Frank Kendall, the Defense Department’s undersecretary for acquisition, technology and logistics, may be rightly concerned about the rate of mergers and acquisitions happening in the federal market.
Kendall issued a statement Sept. 30 after Lockheed Martin’s plan to buy Sikorsky cleared the Justice Department’s antitrust process about the potential impact of mergers and acquisitions on the defense industrial base (DIB).
“Since 2011, DoD’s policy has been that it would not look favorably on mergers of top tier defense firms. Lockheed’s acquisition of Sikorsky does not constitute a merger of two top tier defense firms and it does not violate that policy. However, this acquisition does result in a further reduction in the number of weapon system prime contractors in the defense industrial base,” Kendall said in an emailed statement. “Over the past few decades, there has been a dramatic reduction in the number of weapon system prime contractors producing major defense programs for the DoD. This transaction is the most significant change at the weapon system prime level since the large scale consolidation that followed the end of the cold war. This acquisition moves a high percentage of the market share for an entire line of products — military helicopters — into the largest defense prime contractor, a contractor that already holds a dominant position in high performance aircraft due to the F-35 winner take all approach adopted over a decade ago. Mergers such as this, combined with significant financial resources of the largest defense companies, strategically position the acquiring companies to dominate large parts of the defense industry.”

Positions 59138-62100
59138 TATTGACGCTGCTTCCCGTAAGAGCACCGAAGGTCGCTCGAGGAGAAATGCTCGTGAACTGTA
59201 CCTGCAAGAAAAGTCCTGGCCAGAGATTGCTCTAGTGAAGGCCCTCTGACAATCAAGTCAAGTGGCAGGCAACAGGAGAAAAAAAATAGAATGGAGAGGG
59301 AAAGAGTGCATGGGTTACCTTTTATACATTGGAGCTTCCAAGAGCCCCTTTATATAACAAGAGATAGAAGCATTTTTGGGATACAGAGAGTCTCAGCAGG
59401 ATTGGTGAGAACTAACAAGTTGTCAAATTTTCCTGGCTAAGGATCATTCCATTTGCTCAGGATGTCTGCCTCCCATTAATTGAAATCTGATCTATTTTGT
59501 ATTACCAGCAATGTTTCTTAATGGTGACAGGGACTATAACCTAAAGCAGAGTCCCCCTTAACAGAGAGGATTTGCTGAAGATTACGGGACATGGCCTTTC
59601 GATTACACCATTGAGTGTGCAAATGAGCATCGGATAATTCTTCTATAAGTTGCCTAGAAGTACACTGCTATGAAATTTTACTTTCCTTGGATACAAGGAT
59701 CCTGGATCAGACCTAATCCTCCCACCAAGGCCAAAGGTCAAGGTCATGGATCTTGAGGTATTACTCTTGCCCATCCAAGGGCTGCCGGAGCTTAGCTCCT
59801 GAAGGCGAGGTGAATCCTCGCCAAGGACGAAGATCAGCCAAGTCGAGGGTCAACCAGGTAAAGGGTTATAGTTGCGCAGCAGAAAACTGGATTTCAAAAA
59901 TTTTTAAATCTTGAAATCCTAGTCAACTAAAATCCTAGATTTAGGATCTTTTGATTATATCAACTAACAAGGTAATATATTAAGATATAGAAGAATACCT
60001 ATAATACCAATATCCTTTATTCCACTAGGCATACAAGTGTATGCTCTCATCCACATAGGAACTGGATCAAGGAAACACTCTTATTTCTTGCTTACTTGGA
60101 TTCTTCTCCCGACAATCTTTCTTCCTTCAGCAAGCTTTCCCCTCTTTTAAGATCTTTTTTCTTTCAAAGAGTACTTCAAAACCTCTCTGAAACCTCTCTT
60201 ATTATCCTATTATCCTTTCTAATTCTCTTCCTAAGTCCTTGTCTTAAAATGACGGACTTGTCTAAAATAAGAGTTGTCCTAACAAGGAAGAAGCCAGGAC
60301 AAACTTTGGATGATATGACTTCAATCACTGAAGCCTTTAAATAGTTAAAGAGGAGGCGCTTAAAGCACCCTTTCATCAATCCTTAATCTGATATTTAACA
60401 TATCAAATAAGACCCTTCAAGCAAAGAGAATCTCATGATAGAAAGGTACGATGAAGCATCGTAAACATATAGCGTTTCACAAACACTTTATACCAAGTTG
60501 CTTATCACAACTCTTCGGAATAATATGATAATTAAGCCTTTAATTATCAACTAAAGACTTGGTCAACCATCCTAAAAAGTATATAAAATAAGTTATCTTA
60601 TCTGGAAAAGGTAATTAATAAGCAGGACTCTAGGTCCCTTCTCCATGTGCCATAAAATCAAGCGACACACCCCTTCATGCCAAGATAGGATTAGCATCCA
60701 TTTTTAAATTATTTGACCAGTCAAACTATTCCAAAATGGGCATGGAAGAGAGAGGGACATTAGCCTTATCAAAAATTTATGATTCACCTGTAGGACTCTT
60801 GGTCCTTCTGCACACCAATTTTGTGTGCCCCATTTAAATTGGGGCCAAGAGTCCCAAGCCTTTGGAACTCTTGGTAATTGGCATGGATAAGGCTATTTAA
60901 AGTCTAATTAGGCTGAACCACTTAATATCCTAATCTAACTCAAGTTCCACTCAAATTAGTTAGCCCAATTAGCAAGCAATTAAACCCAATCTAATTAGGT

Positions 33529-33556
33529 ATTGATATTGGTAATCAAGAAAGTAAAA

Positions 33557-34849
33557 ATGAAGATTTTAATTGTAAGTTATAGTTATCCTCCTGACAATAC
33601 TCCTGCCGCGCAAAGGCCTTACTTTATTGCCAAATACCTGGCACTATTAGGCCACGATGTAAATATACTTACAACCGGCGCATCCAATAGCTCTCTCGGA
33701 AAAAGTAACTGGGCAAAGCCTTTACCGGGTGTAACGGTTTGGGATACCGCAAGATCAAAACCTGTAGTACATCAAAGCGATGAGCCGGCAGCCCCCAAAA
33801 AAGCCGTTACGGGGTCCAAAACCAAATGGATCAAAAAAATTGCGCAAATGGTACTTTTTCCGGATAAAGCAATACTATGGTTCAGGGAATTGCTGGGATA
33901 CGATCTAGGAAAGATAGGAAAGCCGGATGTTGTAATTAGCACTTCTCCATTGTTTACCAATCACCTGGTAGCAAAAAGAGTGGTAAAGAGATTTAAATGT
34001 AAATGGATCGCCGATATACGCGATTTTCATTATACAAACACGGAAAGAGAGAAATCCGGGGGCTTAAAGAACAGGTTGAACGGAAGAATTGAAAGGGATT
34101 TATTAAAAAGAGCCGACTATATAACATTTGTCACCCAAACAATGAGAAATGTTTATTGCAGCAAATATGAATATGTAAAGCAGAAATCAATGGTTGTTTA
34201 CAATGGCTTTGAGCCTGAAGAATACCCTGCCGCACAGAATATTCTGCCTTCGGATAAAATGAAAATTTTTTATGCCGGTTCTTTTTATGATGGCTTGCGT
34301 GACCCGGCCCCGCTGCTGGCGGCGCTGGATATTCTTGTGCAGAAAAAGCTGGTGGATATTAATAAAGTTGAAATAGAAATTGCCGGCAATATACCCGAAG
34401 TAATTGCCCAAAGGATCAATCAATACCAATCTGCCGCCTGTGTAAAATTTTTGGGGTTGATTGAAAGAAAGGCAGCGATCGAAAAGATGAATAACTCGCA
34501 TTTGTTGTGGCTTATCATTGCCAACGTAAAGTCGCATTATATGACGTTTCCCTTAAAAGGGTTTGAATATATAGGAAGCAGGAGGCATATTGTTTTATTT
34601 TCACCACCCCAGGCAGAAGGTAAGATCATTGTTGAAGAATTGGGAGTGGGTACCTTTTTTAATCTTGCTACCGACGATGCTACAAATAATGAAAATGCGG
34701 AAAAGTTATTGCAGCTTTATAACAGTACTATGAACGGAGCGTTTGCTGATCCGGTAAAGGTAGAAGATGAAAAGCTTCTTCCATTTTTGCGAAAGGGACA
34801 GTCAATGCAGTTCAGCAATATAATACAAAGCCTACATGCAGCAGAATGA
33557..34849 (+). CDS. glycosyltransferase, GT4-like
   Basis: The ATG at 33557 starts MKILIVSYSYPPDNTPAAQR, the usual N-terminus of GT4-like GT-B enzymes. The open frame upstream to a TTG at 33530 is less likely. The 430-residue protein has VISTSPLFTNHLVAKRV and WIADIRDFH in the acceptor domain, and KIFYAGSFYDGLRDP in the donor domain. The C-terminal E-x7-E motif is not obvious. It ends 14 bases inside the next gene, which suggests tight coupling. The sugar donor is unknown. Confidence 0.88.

Broaden Kendall’s comments to all of the federal market — particularly information technology and professional services — and the M&A activity that has been fast and furious over the last two years should be just as concerning for civilian agencies.
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John Yim, director at KippsDeSanto & Co., an investment firm that tracks mergers and acquisitions in the federal community, wrote back in August there already have been 39 deals in 2015. In 2014, vendors conducted 79 mergers and acquisitions and in 2013, the number was 65.
“Bolstered by an anticipated uptick in federal spending during quarter four of the government fiscal year 2015 is poised to continue the recent trend of increasing deal counts over the past few years,” Yim wrote. “The expectation of more than 80 deals this calendar year will surpass previous years’ totals and further perpetuate the development of an increasingly active M&A market.”
Add to that a recent survey of government contractors by the Professional Services Council and Grant Thornton that found revenues are flat or decreasing for a majority of respondents and 20 percent say they plan to sell their company in the next two-to-three years and about half said they expected to sell their company in the next three-to-five years.
This data further substantiates Kendall’s concerns over increased M&A activity.